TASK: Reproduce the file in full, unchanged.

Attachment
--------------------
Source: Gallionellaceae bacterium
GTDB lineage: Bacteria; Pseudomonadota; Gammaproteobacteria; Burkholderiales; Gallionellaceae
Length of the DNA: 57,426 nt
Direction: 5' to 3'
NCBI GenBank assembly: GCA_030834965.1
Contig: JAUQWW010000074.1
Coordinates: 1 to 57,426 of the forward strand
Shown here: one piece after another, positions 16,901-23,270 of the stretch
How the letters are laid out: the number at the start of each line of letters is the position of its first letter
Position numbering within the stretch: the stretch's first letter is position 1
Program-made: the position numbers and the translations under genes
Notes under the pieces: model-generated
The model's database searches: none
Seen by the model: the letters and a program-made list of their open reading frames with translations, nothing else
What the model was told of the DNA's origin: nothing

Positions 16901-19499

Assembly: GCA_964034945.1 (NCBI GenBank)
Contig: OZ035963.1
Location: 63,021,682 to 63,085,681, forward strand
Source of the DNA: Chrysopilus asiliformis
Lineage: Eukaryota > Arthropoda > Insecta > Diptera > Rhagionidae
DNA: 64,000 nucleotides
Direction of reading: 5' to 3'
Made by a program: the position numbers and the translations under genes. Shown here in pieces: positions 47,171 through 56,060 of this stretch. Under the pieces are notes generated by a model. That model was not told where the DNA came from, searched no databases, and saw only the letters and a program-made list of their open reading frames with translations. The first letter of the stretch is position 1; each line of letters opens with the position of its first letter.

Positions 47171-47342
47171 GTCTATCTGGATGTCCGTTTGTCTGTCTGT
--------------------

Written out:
Source: Gallionellaceae bacterium
GTDB lineage: Bacteria; Pseudomonadota; Gammaproteobacteria; Burkholderiales; Gallionellaceae
Length of the DNA: 57,426 nt
Direction: 5' to 3'
NCBI GenBank assembly: GCA_030834965.1
Contig: JAUQWW010000074.1
Coordinates: 1 to 57,426 of the forward strand
Shown here: one piece after another, positions 16,901-23,270 of the stretch
How the letters are laid out: the number at the start of each line of letters is the position of its first letter
Position numbering within the stretch: the stretch's first letter is position 1
Program-made: the position numbers and the translations under genes
Notes under the pieces: model-generated
The model's database searches: none
Seen by the model: the letters and a program-made list of their open reading frames with translations, nothing else
What the model was told of the DNA's origin: nothing

Positions 16901-19499

Assembly: GCA_964034945.1 (NCBI GenBank)
Contig: OZ035963.1
Location: 63,021,682 to 63,085,681, forward strand
Source of the DNA: Chrysopilus asiliformis
Lineage: Eukaryota > Arthropoda > Insecta > Diptera > Rhagionidae
DNA: 64,000 nucleotides
Direction of reading: 5' to 3'
Made by a program: the position numbers and the translations under genes. Shown here in pieces: positions 47,171 through 56,060 of this stretch. Under the pieces are notes generated by a model. That model was not told where the DNA came from, searched no databases, and saw only the letters and a program-made list of their open reading frames with translations. The first letter of the stretch is position 1; each line of letters opens with the position of its first letter.

Positions 47171-47342
47171 GTCTATCTGGATGTCCGTTTGTCTGTCTGT